Bending behavior of concrete-filled tubular FRP arches for bridge structures
Publication Name: Construction and Building Materials
Publication URL: https://www.sciencedirect.com/science/article/pii/S0950061812005375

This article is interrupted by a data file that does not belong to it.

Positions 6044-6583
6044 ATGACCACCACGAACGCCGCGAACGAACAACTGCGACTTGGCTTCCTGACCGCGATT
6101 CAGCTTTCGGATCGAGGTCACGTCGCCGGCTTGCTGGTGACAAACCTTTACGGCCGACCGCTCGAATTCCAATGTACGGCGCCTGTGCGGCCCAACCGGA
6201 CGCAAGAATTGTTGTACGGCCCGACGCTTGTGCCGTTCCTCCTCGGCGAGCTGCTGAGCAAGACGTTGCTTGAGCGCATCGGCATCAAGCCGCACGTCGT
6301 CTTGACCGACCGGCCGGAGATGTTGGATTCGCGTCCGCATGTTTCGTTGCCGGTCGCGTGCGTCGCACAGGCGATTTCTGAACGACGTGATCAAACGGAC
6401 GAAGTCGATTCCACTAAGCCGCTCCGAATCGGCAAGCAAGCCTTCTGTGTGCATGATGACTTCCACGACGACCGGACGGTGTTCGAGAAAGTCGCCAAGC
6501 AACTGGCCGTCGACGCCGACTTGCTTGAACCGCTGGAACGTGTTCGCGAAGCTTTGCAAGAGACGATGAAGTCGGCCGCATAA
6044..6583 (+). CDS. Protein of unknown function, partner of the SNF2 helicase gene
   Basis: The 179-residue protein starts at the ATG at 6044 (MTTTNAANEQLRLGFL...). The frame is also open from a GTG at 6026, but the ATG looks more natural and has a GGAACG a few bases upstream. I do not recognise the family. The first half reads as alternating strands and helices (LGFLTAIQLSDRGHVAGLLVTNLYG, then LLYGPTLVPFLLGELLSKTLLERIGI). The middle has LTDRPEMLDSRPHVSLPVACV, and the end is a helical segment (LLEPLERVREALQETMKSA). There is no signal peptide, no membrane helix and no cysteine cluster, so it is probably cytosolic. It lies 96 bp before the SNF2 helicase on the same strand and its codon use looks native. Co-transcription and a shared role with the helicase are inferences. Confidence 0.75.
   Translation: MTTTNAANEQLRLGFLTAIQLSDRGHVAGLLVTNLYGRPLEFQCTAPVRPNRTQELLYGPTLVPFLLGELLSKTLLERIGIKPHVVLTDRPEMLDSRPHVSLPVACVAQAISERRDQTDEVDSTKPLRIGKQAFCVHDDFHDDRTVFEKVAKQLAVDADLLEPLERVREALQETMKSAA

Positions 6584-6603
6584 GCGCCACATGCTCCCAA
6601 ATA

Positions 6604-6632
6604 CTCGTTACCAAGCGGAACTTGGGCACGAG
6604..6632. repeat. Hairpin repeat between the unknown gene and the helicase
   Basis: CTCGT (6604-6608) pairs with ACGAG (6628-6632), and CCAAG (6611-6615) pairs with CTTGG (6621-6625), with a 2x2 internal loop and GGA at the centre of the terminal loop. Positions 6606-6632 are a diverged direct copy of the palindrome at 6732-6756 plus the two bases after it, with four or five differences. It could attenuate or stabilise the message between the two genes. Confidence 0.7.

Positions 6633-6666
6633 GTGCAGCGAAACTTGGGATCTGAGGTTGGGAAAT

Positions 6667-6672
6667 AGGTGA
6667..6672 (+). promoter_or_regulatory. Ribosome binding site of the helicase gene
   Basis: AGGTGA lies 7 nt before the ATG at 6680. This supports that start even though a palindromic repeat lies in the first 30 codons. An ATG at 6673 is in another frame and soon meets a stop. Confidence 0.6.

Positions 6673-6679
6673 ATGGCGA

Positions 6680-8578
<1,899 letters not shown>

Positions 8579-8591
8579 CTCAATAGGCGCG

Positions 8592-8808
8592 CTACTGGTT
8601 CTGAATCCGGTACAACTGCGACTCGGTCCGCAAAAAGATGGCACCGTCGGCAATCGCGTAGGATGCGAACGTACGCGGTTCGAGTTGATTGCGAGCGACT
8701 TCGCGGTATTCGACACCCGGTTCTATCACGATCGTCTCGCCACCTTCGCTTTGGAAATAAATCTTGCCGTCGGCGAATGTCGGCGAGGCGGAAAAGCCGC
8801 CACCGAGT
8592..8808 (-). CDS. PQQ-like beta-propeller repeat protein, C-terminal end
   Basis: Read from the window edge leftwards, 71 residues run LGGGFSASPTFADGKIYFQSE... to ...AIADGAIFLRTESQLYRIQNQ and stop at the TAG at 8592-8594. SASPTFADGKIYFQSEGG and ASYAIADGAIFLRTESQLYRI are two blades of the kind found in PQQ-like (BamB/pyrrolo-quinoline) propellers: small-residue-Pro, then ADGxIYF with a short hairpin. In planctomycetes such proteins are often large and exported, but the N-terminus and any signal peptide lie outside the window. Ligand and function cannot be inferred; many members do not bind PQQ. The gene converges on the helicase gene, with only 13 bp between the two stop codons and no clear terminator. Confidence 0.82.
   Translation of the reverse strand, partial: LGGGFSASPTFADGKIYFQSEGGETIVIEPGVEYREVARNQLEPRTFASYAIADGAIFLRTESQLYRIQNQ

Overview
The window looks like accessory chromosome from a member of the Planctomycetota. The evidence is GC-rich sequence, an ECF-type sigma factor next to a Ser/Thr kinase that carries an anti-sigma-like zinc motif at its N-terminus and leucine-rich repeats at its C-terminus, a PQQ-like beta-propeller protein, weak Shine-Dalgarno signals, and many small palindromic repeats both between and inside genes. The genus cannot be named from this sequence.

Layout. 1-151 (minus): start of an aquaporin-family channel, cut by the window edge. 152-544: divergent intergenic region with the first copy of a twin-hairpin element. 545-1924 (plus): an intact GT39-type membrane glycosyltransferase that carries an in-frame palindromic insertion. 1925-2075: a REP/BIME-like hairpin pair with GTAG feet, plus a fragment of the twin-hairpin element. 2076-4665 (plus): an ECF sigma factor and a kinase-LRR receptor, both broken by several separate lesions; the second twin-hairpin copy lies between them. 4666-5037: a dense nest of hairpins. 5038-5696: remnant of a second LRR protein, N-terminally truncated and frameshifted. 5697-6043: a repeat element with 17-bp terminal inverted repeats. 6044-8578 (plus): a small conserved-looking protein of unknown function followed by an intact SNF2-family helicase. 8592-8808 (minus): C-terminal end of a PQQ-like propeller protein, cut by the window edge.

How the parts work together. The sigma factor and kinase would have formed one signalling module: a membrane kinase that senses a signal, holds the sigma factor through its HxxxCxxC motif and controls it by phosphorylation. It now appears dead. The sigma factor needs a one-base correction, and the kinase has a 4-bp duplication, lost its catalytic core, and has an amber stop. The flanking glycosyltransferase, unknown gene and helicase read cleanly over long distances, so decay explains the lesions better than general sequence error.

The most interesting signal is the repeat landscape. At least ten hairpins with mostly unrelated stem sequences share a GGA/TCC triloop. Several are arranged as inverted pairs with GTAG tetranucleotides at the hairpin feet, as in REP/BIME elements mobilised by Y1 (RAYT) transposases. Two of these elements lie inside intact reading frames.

Concrete-filled fiber-reinforced polymer (FRP) tubes (CFFTs) are seeing increasing use in various infrastructure applications. This paper investigates the bending response of CFFTs for buried arch bridge structures. The thin-walled hybrid composite tubes developed at the University of Maine are fabricated from a combination of E-glass and carbon fiber braid infused with vinyl ester resin. The composite tubes function as confinement, tension and shear reinforcing, eliminating the need for conventional steel rebar. Additionally, the tubes serve as stay-in-place formwork, reducing construction time and complexity relative to conventional cast-in-place concrete structures. The objectives of this study are to experimentally assess the bending response of the concrete-filled FRP arches, compare test results with an analytical model, and illustrate the field application of this technology. To achieve these objectives, the bending loadÐdeformation and momentÐcurvature response of CFFTs were investigated through quasi-static laboratory testing of three beams and four arches. The specimens were instrumented with displacement transducers and strain gauges at several locations. Two additional arches were subjected to 2,000,000 fatigue cycles and subsequently loaded to failure to assess the effect of fatigue on capacity. A nonlinear beam finite-element model that accounts for concrete confinement and cracking is presented. Model-predicted loadÐdeformation and momentÐcurvature behavior as well as specimen capacity are shown to compare well with measured data from the arch testing, with arch capacity predicted within 4.2% of the average measured failure load.